Carolina Journal News Reports
HILLSBOROUGH — When Orange County voters rejected a 2008 land transfer tax referendum by a 2-to-1 margin, county commissioners shouldn’t have been surprised. Their own pre-election poll showed support at just 31 percent. Despite appropriating $100,000 for a public education campaign, voters barely budged.
Commissioners hope the result will be different this fall when voters decide whether to approve a quarter-cent hike in the sales tax rate. The same 2008 poll that predicted the transfer tax defeat showed that 46 percent of those surveyed would support the sales tax hike.
If approved, Orange County’s sales tax rate would jump to 8 percent sometime in 2011 and generate an estimated $2.3 million per year in additional revenue.
For the new effort, county commissioners have approved a $40,000 publicly funded information campaign. That doesn’t sit well with Roy Loflin, spokesman for the Orange County chapter of FreedomWorks, but his group hasn’t made a decision about what role to play in the discussion. Loflin has heard rumblings that some residents may be friendlier to the sales tax if it prevents another hike in the property tax rate.
Orange County’s rate stands at 85.8 cents per $100 assessed valuation. The county ranked fifth statewide in per-capita property tax collections in fiscal year 2008.
Frustration over high property tax bills bubbled to the surface last year in the form of the Orange County Tax Revolt movement. Bryan Berger, the Carrboro resident who started the movement with a sign planted in his yard, opposes increasing the sales tax rate, just as he does the property tax rate. The retired businessman isn’t swayed by talk among commissioners that some of the money might be used to recruit business and ease county reliance on residential property owners. Berger thinks taxing and spending are the county’s problem, not the solution.
But the idea of fending off a property tax increase and helping recruit business at the same time does sway others.
Joe Phelps, former mayor of Hillsborough, thinks raising property taxes again would be “crazy.” He said the county has engaged in wasteful spending on things like outside consultants and new buildings downtown, and the sales tax would help spread the burden of paying the bills.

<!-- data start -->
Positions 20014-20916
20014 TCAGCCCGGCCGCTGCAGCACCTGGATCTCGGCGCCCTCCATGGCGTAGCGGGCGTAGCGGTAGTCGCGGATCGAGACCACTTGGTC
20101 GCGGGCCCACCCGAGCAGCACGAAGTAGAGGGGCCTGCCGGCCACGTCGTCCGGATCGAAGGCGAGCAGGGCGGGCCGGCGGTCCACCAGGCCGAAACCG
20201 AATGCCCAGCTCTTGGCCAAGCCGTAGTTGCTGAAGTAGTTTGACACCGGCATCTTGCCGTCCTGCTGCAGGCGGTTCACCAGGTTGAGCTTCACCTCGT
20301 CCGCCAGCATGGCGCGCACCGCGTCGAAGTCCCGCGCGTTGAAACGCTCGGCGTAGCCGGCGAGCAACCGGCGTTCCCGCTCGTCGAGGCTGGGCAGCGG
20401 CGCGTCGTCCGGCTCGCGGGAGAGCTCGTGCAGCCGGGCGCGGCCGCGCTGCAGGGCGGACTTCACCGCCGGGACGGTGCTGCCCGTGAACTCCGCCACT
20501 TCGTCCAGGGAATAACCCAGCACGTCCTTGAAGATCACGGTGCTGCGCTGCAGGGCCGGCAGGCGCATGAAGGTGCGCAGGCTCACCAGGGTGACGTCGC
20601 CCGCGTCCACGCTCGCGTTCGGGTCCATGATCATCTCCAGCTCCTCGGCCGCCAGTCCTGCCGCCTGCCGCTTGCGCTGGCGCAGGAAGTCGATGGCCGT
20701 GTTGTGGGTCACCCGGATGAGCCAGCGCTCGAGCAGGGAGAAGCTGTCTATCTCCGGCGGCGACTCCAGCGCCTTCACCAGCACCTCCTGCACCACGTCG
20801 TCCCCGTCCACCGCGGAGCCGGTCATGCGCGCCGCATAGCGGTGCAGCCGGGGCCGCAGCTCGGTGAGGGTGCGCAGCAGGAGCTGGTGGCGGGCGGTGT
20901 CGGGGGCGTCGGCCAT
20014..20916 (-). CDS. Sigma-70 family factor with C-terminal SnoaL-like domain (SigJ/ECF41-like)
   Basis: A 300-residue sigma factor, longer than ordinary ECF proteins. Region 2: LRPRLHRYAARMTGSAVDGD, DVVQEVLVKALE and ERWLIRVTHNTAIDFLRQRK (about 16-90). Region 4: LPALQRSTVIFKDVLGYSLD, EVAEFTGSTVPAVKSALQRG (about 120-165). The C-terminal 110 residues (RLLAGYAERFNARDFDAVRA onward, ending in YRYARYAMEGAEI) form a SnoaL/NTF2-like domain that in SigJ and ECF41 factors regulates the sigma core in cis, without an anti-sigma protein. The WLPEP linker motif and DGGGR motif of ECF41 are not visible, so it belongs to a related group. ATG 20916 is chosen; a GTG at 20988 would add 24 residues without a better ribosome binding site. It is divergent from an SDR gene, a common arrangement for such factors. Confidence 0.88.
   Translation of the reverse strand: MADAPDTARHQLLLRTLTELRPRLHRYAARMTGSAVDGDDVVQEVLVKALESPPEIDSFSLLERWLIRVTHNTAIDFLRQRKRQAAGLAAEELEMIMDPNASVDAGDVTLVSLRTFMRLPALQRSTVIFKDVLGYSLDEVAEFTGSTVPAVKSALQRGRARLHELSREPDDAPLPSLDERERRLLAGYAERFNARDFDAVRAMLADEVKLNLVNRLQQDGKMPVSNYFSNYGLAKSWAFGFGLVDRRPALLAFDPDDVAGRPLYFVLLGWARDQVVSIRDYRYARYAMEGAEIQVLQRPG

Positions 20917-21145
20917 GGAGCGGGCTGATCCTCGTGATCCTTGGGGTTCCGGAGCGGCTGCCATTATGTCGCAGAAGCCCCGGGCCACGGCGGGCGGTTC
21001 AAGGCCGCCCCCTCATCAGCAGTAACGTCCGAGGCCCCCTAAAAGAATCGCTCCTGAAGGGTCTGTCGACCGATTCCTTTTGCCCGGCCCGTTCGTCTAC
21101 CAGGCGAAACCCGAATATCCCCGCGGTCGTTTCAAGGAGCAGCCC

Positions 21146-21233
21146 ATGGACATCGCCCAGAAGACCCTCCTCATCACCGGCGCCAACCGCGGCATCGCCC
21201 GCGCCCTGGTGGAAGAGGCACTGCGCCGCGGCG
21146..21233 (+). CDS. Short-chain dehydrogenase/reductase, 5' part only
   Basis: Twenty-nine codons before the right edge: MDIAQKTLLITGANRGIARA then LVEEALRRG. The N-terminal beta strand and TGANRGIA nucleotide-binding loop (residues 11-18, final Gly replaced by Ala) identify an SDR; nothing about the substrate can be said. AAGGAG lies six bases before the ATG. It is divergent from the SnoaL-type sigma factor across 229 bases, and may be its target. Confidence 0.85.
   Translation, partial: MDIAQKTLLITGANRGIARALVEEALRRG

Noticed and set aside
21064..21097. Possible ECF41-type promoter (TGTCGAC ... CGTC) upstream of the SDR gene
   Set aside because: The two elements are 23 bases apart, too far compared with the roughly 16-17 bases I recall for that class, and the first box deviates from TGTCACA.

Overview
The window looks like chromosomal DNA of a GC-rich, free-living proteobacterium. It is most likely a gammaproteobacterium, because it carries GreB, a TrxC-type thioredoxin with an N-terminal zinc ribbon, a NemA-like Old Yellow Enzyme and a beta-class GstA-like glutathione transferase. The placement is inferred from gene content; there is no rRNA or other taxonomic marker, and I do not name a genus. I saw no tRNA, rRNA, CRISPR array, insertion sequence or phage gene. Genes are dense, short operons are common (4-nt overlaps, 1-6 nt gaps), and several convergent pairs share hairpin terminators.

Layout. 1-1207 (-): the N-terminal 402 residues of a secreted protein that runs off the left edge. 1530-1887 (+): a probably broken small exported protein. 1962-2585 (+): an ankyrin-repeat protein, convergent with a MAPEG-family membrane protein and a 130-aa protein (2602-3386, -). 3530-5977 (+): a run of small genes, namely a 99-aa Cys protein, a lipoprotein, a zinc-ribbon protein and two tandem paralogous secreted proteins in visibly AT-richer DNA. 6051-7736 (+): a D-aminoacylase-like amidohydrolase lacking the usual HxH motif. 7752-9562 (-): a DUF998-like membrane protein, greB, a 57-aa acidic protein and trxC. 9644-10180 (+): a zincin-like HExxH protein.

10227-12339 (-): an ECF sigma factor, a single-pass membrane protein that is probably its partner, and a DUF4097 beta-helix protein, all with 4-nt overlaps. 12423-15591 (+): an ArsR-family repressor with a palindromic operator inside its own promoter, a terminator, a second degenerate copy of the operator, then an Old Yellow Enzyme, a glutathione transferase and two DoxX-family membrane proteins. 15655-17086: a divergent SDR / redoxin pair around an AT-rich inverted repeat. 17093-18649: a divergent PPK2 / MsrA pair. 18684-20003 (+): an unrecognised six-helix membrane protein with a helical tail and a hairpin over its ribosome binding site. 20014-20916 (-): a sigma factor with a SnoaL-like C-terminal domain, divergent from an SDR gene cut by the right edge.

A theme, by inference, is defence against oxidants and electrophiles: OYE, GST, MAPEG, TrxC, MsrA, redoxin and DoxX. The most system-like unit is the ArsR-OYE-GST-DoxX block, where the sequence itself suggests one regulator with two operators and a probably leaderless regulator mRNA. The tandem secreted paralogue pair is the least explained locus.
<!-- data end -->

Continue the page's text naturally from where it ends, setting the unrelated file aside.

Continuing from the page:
Phelps said the county needs to expand its commercial tax base, an issue he talked about when he campaigned for a county commission seat this year. Incumbent Barry Jacobs defeated Phelps in the Democratic primary.
Phelps points to the recruitment success of next-door-neighbor Alamance County. Microsoft reportedly is considering locating a data center in Mebane, a few miles from the Orange/Alamance line.
Orange County Manager Frank Clifton agrees the county needs to diversify the tax base. He said a lack of utility infrastructure in two of three county economic development zones makes the areas tough to market. He likens the situation to a shoe store with no shoes inside. “While we’ve got the land zoned and we’ve got an attitude that we support economic development occurring and business expansion in those areas, without the utilities in place, you don’t have anything to sell,” Clifton said.
Unless a shift to a commercial or retail tax base occurs, Clifton believes it will be difficult to fund basic services without increasing property taxes, which account for 76 percent of revenues.
The head of the Hillsborough/Orange County Chamber of Commerce wants the county to “help level the playing field” with tools such as matching grants, tax credits and incentives, a revolving loan fund, and a streamlined approval process for building or renovating. “So many other organizations have other items and tools at their disposal to help attract businesses that Orange County doesn’t have,” said Margaret Wood Cannell.
If Orange County recruits only by using incentives such as tax abatements for specific companies, it would be a waste of taxpayer money, says Duke University economics and political science professor Mike Munger. In an e-mail, Munger wrote that surveys of business leaders and consultants show incentives are the very last consideration and are usually a way of breaking ties between locations already considered to have a friendly business climate.
Munger recommends governments think long term and focus on the overall business climate so that companies conclude they can make a profit and expand over time. Key factors include a manageable tax and regulatory burden, laws that don’t hurt productivity, effective infrastructure, affordable housing, and an educated workforce.
The debate over whether to use new tax revenue for economic development will be moot if the referendum fails. Since 2007, more than two-thirds of the 60 attempts statewide for tax hikes have failed. In 2010, however, six counties have approved them — Duplin, Hertford, New Hanover, Onslow, Randolph, and Wilkes. Voters in Robeson and Watauga counties will vote in August, and six counties will decide Nov. 2 — Orange, Alamance, Bladen, Cherokee, Columbus, and Montgomery.
Donna Martinez is a contributor to Carolina Journal and co-host of Carolina Journal Radio.